Shareholder Revolts Revive Responsibility

After far too long, corporate managers and directors may be starting to catch on. Many investors, not to mention the general public, have lost any patience for corporate irresponsibility. Recent high-profile shareholder revolts could finally be spurring corporate bigwigs to change their ways.

Better safe than sorry
After 29 miners died in an April coal mine explosion, Massey Energy (NYSE: MEE  ) has taken several measures to address shareholder anger about safety lapses and irresponsibility. Going forward, Massey will set up a safety committee comprised of independent directors. It's also made other corporate governance changes, including requiring directors to stand for reelection every year starting in 2012.

Hewlett-Packard's (NYSE: HPQ  ) highly publicized ouster of CEO Mark Hurd for shameful behavior is an equally interesting development. Although some seem to believe Hurd's infraction was minor, executives who bend smaller rules now might bend other, bigger rules later. Shareholders simply can't afford that potential risk.

Responsible parties
In 1970, Milton Friedman famously said that the only social responsibility of business is to increase profits. However, solid corporate governance may lead companies toward stronger performance on the bottom line.

Forbes recently profiled "The 20 Most Responsible Companies," according to data from GovernanceMetrics. In a nutshell, these contenders are chosen according to exemplary corporate governance policies.

Let's study a handful of the companies highlighted on that list, and see why GovernanceMetrics placed them near the top of the heap of responsible businesses:

  • Powerful performance: American Electric Power (NYSE: AEP  ) documents its environmental and social performance. Its fast facts page includes great data, including disclosure on emissions.
  • Squeaky-clean corporate hygiene: Colgate-Palmolive (NYSE: CL  ) dreamed up a system to achieve solid governance and ethical business policies. Its website has a detailed chart showing key performance indicators on "people, planet, and performance."
  • A little less filthy lucre: ExxonMobil (NYSE: XOM  ) shareholders are given the coveted ability to call special meetings, and the company's pay incentives are linked to peer group performance.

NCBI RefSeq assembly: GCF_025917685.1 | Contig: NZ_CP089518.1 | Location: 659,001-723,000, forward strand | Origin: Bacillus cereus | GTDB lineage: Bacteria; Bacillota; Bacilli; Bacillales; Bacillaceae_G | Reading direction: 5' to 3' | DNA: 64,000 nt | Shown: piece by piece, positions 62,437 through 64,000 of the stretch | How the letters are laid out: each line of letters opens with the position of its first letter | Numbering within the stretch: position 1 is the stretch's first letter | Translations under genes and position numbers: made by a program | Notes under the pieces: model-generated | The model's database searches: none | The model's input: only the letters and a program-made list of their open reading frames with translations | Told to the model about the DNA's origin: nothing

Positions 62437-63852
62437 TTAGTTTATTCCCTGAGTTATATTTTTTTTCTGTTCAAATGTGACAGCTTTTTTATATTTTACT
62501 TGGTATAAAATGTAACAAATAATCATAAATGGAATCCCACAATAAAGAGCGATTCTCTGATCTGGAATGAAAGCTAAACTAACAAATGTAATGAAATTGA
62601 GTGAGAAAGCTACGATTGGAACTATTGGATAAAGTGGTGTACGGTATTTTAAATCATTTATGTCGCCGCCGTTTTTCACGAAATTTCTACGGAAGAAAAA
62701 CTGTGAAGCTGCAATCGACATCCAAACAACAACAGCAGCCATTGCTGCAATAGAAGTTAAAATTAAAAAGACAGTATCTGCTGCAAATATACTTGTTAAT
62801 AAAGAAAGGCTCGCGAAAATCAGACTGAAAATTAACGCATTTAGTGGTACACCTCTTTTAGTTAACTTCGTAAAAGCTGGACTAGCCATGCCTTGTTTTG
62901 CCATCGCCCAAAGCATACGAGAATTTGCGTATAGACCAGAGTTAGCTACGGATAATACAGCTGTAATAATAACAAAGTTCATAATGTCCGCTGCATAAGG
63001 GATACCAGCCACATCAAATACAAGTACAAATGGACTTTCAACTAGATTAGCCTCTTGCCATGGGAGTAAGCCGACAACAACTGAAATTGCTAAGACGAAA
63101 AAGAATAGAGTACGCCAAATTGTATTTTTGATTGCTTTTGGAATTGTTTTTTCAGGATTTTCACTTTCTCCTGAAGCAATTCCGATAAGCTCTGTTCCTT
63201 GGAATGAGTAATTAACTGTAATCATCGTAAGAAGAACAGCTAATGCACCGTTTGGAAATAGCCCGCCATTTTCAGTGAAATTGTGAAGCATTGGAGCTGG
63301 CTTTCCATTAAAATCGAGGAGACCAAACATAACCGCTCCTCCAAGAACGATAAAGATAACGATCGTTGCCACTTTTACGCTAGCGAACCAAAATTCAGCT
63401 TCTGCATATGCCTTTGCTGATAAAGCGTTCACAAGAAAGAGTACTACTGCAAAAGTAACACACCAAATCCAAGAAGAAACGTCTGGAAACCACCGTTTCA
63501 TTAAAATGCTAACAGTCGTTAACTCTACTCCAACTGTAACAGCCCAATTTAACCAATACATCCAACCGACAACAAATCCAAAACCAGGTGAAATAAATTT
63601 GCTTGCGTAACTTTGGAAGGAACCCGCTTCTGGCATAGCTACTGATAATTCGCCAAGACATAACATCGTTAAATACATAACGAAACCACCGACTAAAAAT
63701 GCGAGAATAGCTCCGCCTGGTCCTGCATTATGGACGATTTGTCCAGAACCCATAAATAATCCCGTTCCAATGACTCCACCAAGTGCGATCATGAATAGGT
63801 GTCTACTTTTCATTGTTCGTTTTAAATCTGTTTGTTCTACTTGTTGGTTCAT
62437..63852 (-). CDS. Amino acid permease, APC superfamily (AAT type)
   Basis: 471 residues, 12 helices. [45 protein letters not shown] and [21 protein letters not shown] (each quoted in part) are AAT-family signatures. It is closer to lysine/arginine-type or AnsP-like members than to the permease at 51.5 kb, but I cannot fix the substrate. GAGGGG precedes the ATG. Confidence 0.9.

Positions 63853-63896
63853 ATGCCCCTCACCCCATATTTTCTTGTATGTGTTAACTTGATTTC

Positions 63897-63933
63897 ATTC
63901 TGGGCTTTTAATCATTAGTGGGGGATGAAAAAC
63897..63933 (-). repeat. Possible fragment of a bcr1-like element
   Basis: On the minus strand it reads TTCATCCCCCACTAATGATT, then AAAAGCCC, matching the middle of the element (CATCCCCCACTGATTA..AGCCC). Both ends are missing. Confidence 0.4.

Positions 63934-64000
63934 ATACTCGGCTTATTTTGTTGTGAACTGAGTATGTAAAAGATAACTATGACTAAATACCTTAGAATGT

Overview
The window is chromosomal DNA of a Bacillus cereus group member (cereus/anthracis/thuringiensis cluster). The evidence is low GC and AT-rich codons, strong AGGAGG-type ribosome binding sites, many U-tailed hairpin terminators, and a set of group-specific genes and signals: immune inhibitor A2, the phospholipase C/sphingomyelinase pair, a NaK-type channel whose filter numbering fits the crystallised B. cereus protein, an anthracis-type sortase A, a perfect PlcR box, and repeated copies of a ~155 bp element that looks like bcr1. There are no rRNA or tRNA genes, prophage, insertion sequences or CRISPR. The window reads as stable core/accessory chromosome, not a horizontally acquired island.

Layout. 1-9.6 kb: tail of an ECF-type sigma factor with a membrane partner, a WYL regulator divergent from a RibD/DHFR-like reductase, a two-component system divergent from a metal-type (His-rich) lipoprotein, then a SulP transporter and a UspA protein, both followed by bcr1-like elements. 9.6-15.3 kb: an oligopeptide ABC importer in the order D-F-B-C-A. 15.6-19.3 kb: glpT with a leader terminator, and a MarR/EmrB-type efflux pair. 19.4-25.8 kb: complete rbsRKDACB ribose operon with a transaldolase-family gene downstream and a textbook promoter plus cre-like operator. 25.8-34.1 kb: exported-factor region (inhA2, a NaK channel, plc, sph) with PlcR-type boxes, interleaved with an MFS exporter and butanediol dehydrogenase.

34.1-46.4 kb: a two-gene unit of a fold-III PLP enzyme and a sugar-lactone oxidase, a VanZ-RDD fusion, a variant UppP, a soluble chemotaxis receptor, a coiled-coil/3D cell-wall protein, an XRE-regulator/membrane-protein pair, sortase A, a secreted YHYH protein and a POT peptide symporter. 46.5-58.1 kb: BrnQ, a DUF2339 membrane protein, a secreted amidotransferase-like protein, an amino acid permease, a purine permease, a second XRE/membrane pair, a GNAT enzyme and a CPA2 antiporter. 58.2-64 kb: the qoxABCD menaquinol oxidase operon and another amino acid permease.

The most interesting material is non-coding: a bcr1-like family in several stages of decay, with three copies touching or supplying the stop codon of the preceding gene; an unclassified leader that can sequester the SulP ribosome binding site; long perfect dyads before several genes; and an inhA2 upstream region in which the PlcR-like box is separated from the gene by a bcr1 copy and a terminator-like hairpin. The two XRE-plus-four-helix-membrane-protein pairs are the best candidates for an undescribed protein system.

• Anti-sweatshop brigade: Gap (NYSE: GPS  ) reviews garment manufacturing and factory approval processes, with an eye toward better factory conditions for workers and advancement for female employees, among other goals.
  • Truly open networks: Sprint Nextel (NYSE: S  ) corporate policies push for diversity both within the company and among its suppliers. The telecom also has a chief diversity officer on board.
  • Copy that: Xerox (NYSE: XRX  ) exhibits a strong commitment to ethics, diversity, the environment, and safety. Its most recent Global Citizenship letter seems to take inspiration from the conscious capitalism philosophy, opening with "Dear stakeholders," and saying things like: "We don't have to choose between the environment and profit. We can do both."

Rev up the responsibility
These lists may be a great starting point for Fools' further research, but they can also illustrate just how subjective the notion of "responsibility" can be. ExxonMobil may make GovernanceMetrics' list, but that didn't prevent its shareholders from filing 11 proposals in its latest proxy statement, many of which dealt with environmental concerns.

Hopefully, more and more companies are building their businesses to avoid as many long-term problems as possible, instead of shirking responsibility now, and reacting to inevitable shareholder outrage later. Taking more responsibility and fewer risks can substantially help a company generate long-term shareholder value. Investors should search for stocks that are up to the challenge.

Check back at Fool.com every Wednesday and Friday for Alyce Lomax's columns on corporate governance.

Sprint Nextel is a Motley Fool Inside Value choice. The Fool owns shares of ExxonMobil. Try any of our Foolish newsletter services free for 30 days.

Alyce Lomax does not own shares of any of the companies mentioned. The Fool has a disclosure policy.


Read/Post Comments (4) | Recommend This Article (9)

Comments from our Foolish Readers

Help us keep this a respectfully Foolish area! This is a place for our readers to discuss, debate, and learn more about the Foolish investing topic you read about above. Help us keep it clean and safe. If you believe a comment is abusive or otherwise violates our Fool's Rules, please report it via the Report this Comment Report this Comment icon found on every comment.

  • Report this Comment On August 16, 2010, at 11:42 AM, lemoneater wrote:

    Will Massey Energy get the reputation for the safest coal mine to work for? I hope so. At least having independent directors on a safety commitee is a step in the right direction. I'm glad that shareholder outrage worked this change.

    Thank you for your articles on company ethics. Ethics should never be an afterthought. Have a great week!

  • Report this Comment On August 16, 2010, at 1:33 PM, plange01 wrote:

    hp shareholders need to fire their entire board!

  • Report this Comment On August 16, 2010, at 3:21 PM, TMFLomax wrote:

    Thank you for reading, lemoneater!

    plange01, I saw the new information in the news today on the HP/Hurd situation. HP shareholders should be plenty steamed.

  • Report this Comment On August 16, 2010, at 5:59 PM, plange01 wrote:

    now if i can get my million plus out of mee in one piece!!

Add your comment.

DocumentId: 1269322, ~/Articles/ArticleHandler.aspx, 4/18/2014 9:50:38 AM

Report This Comment

Use this area to report a comment that you believe is in violation of the community guidelines. Our team will review the entry and take any appropriate action.

Sending report...


Advertisement